While by-hand manipulation is important and should be taught, students should also learn the essence of mathematics. Conceptual understanding, modeling, and generalizing are the essence of mathematics and by-hand manipulations are superficial at best when it comes to learning these topics. CASs allow students to focus their attention on learning mathematics conceptually by freeing them from the time consuming by-hand manipulations that would take place in these real world problems. Martinez-Cruz & Contreras (2002) reflect on their use of CASs in the classroom and conclude that By performing complicated manipulations, technology gave the students time to reflect on their approaches and to pose, explore, and give answers to more questions (p. 597).
What the studies say about CASs
Studies have shown that students who used CASs throughout the school year perform significantly better than their counterparts on questions that measure conceptual understanding such as functions, mathematical modeling of questions, and translating between different representations (Heid, Blume, Hollenbrands & Piez, 2002). Other advantages pointed out by Mahoney (2002) are that CASs can help students learn pre-calculus and calculus even if they don’t have complete mastery of algebra; CASs allow teachers to introduce calculus concepts in lower level math courses; and CASs lets users rely on the accuracy of the system in use while experimenting with algebra, pre-calculus, and calculus.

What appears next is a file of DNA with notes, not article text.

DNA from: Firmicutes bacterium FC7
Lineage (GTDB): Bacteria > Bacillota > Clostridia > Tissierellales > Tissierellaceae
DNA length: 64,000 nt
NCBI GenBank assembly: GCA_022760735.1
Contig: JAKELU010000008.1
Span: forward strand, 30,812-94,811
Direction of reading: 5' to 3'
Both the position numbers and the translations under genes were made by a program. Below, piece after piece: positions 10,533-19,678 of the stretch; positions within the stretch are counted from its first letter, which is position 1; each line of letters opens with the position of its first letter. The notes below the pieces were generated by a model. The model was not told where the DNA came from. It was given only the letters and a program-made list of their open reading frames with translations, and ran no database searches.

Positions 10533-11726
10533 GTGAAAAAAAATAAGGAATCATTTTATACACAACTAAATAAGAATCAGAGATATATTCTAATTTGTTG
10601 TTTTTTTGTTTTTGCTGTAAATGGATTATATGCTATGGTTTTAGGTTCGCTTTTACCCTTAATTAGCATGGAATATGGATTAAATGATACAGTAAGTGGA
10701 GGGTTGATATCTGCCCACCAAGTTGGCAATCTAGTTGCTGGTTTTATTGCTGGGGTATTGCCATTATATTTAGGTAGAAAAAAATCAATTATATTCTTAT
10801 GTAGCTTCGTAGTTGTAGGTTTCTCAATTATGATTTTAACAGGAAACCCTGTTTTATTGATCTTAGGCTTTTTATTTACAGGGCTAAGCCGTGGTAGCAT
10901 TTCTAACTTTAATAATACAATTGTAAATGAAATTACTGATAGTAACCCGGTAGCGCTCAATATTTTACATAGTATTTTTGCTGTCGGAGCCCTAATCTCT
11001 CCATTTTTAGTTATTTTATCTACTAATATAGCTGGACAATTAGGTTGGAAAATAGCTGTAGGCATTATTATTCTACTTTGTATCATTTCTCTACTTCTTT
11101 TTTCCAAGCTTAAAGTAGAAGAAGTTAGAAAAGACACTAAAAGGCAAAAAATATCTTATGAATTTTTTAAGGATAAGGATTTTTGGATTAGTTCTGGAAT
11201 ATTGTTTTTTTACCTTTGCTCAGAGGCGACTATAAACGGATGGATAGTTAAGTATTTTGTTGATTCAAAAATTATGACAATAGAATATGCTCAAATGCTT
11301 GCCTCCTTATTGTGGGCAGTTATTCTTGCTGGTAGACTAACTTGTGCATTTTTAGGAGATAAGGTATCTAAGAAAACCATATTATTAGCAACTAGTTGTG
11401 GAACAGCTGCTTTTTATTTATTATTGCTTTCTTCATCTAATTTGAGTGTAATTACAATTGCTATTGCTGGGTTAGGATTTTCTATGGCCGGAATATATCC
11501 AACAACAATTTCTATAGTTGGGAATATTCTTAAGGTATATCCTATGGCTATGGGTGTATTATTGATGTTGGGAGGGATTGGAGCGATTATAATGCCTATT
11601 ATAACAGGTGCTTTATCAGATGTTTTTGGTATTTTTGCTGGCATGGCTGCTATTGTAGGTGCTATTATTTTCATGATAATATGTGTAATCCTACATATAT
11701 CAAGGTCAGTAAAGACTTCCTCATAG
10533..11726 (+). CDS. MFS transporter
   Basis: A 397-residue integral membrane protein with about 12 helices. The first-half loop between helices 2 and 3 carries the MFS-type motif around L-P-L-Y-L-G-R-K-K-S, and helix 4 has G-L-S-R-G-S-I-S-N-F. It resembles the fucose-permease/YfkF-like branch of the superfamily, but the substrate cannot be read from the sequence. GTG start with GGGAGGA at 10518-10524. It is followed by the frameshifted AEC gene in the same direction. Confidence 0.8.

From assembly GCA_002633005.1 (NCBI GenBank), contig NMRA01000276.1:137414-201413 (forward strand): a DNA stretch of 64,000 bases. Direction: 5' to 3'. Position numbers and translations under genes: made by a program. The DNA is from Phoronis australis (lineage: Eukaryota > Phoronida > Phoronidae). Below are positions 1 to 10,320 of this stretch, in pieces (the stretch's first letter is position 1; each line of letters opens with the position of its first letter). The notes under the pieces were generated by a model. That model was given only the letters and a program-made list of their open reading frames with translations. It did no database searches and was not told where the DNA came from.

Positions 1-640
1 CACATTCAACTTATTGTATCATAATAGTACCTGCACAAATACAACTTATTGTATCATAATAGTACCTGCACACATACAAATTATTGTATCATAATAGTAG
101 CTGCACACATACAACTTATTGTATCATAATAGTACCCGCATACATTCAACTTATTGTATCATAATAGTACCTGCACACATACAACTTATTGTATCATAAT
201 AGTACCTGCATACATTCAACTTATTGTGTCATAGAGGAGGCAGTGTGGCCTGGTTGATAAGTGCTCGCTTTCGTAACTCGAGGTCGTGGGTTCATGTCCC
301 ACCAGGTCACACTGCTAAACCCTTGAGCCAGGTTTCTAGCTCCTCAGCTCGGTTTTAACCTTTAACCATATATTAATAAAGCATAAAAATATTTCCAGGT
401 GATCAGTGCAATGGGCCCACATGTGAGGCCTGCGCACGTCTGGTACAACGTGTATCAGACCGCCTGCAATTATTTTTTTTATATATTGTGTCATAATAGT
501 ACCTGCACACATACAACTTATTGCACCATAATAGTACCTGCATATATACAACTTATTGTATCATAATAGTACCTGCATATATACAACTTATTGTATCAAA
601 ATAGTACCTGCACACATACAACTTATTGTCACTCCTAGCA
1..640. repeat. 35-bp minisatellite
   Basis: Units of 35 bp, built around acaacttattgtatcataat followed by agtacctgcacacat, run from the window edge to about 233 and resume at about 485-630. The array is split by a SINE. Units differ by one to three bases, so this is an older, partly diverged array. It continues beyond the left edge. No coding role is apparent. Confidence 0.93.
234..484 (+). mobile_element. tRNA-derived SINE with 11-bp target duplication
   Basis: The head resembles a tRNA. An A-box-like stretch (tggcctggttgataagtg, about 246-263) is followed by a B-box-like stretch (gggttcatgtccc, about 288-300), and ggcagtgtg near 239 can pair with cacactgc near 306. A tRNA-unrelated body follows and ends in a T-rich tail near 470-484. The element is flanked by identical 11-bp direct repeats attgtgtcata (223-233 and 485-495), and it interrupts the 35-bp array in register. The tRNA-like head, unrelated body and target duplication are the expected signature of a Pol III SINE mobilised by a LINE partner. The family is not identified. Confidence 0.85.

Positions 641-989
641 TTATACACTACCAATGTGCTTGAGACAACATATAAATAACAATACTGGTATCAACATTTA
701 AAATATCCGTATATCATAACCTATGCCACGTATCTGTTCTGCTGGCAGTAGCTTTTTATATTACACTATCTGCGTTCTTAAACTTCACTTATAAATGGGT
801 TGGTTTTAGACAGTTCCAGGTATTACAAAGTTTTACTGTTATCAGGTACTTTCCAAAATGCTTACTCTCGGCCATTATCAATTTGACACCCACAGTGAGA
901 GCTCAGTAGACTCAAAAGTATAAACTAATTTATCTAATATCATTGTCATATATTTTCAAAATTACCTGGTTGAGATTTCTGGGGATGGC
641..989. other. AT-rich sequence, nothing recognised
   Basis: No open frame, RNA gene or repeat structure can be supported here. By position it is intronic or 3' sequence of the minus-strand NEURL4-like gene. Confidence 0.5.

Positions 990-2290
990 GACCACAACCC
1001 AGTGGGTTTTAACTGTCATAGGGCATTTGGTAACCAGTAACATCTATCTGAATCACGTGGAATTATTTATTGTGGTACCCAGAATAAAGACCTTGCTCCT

Does by-hand manipulation really suffer?
Perhaps the most obvious concern to educators is that the CASs ability to solve problems symbolically will lead to decreased abilities of students to perform by-hand symbolic manipulation. Several studies have been done on this issue. Heid, Blume, Hollenbrands & Piez (2002) have reviewed a number of these and have found that 8 out of 9 studies reviewed show that students who used CASs during classroom instruction did just as well or better on achievement tests where technology was not used. It appears from these studies that CASs have actually facilitated better by-hand symbolic manipulation rather than handicapping students in this area.
Certainly negligent usage of the Texas Instrument’s calculators may be detrimental to student learning. However, negligence in any arena is counterproductive to learning and teaching. It is not the abilities of the Texas Instruments calculators that hinder student learning, but rather the way this tool is used in the classroom. When used properly by savvy teachers, this powerful tool can only benefit students and enhance the experience of their mathematical journey.
Forgasz, H.J. & Griffith, S. (2006). Computer algebra system calculators: Gender issues and teachers’ expectations. Australian Senior Mathematics Journal, 20(2), 18-29.
Heid, M.K., Bloom, G.W., Hollenbrands, K. & Piez, C. (2002). Computer algebra systems in mathematics instruction: Implications from research. Mathematics Teacher, 95(8), 586-591.
Heid, M.K. (2002). Computer algebra systems in secondary mathematics classes: The time to act is now! Mathematics Teacher, 95(9), 662-667.
Mahoney, J.F. (2002). Computer algebra systems in our schools: Some axioms and some examples. Mathematics Teacher, 95(8), 598-605.
Martinez-Cruz, A.M. & Contreras, J.N. (2002). Changing the goal: An adventure in problem posing, and symbolic meaning with a TI-92. Mathematics Teacher, 95(8), 592-597.
National Council of Teachers of Mathematics. (2000). Principles and standards for school mathematics. Reston, VA: National Council of Teachers of Mathematics.
Pierce, R. & Stacey, K. (2008). Using pedagogical maps to show the opportunities afforded by CAS for improving the teaching of mathematics. Australian Senior Mathematics Journal, 22(1), 6-12.